In search of the last honest man
I sent a letter to my old friend Diogenes somewhere adjacent to the Acropolis in Athens. In it, I informed him that I was truly desperate for his help. His reply cheered me up. “Patrioti, helleniki tou poli kala.. dear friend, your Greek is very good.”
Little does he know how I had to struggle with it during my doctoral studies in 1965… New Testament koine Greek and the Hebrew translation of the Tanach into the Greek Septuaginta. I reminded him that I never had to wear eye-glasses until I began the study of Greek!
He questioned me about the nature of help that I requested. And I told him, “Bring your lantern with you. We need to go on a search for the last honest man”. I asked him if the lantern batteries were still good after so many centuries and he replied “Don’t worry, my friend. With Greeks, everything is possible”.
We met at the Greek Orthodox Seminary in Jerusalem’s Old City. I offered to buy him a falafel in pita, but he refused saying that he preferred only baklava dripping in honey. We found some at the kiosk of old Ali Salim ibn Tarmous. Diogenes ate, licked his fingers and wiped them on the hem of his long robe.
“Where do we begin our search?” he inquired. “Who are we looking for”?
Now I have never believed in techiyat ha maitim, the resurrection of the dead, but I figured that the last of the honest men in Israel were long dead and buried. It has been virtually impossible to find a genuine honest man without flaws for several decades. So I suggested that we begin our search on the Mount of Olives where the righteous are interred.
The Mount of Olives is the most ancient Jewish cemetery in Jerusalem. The first burial took place 3000 years ago and it is estimated that between 200,000 – 300,000 righteous Jews have found eternal rest on the Mount.
How was it possible to locate the burial spot of the last honest man in Israel? Diogenes feared that the search might take several months and that he would be a much, much older man when he returned to Mt. Athos in his native Greece.
We separated, each of us walking in different rows reading the names of the dead from cracked and broken tombstones, some over 1,000-years-old.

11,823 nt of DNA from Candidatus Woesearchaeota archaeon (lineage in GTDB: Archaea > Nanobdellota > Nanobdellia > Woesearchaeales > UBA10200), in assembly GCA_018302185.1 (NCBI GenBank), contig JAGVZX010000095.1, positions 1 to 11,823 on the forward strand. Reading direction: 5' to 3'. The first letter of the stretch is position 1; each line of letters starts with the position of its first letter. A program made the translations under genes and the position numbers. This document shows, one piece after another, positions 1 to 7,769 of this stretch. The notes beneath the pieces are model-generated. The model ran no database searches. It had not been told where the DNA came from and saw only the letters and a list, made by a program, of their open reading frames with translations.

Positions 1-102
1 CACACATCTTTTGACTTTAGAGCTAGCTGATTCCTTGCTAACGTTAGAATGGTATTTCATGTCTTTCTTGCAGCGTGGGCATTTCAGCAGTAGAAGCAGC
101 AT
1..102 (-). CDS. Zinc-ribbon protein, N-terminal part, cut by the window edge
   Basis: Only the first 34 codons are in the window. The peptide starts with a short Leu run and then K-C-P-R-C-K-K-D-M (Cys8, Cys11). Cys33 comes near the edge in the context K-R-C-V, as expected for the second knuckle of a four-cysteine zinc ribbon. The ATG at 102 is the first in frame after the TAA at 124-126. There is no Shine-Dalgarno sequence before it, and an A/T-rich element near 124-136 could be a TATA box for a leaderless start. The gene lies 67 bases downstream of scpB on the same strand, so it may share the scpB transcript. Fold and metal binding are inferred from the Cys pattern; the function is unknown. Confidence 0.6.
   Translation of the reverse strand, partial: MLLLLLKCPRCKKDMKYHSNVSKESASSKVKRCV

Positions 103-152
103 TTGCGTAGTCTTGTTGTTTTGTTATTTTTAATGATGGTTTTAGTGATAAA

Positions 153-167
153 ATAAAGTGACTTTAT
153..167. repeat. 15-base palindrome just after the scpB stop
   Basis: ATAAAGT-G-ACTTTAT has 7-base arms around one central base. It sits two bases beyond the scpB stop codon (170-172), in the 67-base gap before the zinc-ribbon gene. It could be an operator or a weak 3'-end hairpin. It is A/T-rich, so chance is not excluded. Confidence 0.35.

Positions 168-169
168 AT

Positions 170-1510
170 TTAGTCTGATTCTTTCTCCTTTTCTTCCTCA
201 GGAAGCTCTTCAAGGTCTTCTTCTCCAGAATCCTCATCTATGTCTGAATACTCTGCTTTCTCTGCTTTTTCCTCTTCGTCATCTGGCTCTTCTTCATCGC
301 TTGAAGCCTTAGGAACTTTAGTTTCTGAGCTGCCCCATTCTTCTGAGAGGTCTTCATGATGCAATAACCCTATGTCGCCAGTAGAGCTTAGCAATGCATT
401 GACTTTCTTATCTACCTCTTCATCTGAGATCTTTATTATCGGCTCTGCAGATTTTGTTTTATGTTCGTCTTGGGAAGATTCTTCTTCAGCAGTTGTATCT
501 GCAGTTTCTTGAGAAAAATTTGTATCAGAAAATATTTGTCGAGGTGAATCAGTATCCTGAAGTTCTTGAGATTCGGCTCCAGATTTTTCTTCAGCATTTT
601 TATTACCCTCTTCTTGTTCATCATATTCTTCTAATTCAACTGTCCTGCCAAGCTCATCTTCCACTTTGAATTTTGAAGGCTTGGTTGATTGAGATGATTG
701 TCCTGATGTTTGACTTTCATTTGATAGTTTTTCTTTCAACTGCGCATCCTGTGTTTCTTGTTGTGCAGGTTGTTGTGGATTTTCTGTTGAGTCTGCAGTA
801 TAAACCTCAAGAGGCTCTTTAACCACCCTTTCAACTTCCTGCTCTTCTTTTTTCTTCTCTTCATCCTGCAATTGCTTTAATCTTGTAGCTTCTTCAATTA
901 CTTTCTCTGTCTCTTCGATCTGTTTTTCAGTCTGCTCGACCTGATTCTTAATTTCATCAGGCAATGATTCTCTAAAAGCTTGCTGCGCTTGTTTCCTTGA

After an hour, he shouted something to me in koine Greek…but with the wind howling it was impossible for me to hear him clearly. Cupping my hands together I shouted back to him “then kataloveno”… I do not understand you.
Shining his lantern on the grounds to be sure that he would not stumble over the debris, he approached me and took me under my arm to the place from which he had shouted.
Pointing to one grave, the tombstone which was quite new and in excellent condition, he dusted off some of the leaves which the wind had delivered to the monument and now revealed a familiar name.
The monument’s engraved name read MENACHEM BEGIN, PRIME MINISTER OF ISRAEL.
I was stunned but elated. “Eureka” I cried. “We, or rather you, have found the grave of the truly last honest man. But what shall we do? We cannot remove his remains from the grave. That would be highly sacrilegious”.
Diogenes reached into one of his deep pockets and retrieved what appeared to be a small camera. “I have not used this camera since 1840. The French Emperor Napoleon Bonaparte died in exile at Longwood House on the island of Saint Helena on May 5, 1821. But his body was re-interred in Les Invalides in Paris in 1840. I happened to be in Paris at the time looking for a shop to replace my ancient worn-out sandals. I saw the huge crowd and I followed them. Bowing before his tomb I took this camera and snapped a photograph. It has not been used in 177 years but what matter?
Unlike many other things it has survived the ages.”
Wonderful, I thought. At last I had truly found the last honest man in the history of Israeli politics. I was determined to make posters of his grave and monument and post them up on all the billboards in Jerusalem to remind our people that corrupt politicians must be ousted and replaced with the ideals of Begin.
His life and his actions conformed to Napoleon Bonaparte’s famous quotation:
“Never ascribe to malice that which is adequately explained by incompetence”
Since the death of Prime Minister Menachem Begin, it has been nigh impossible to find an honest man in our halls of government.
Perhaps I will change my mind about the resurrection of the dead. I’d like to see Mr. Begin in our Knesset once again.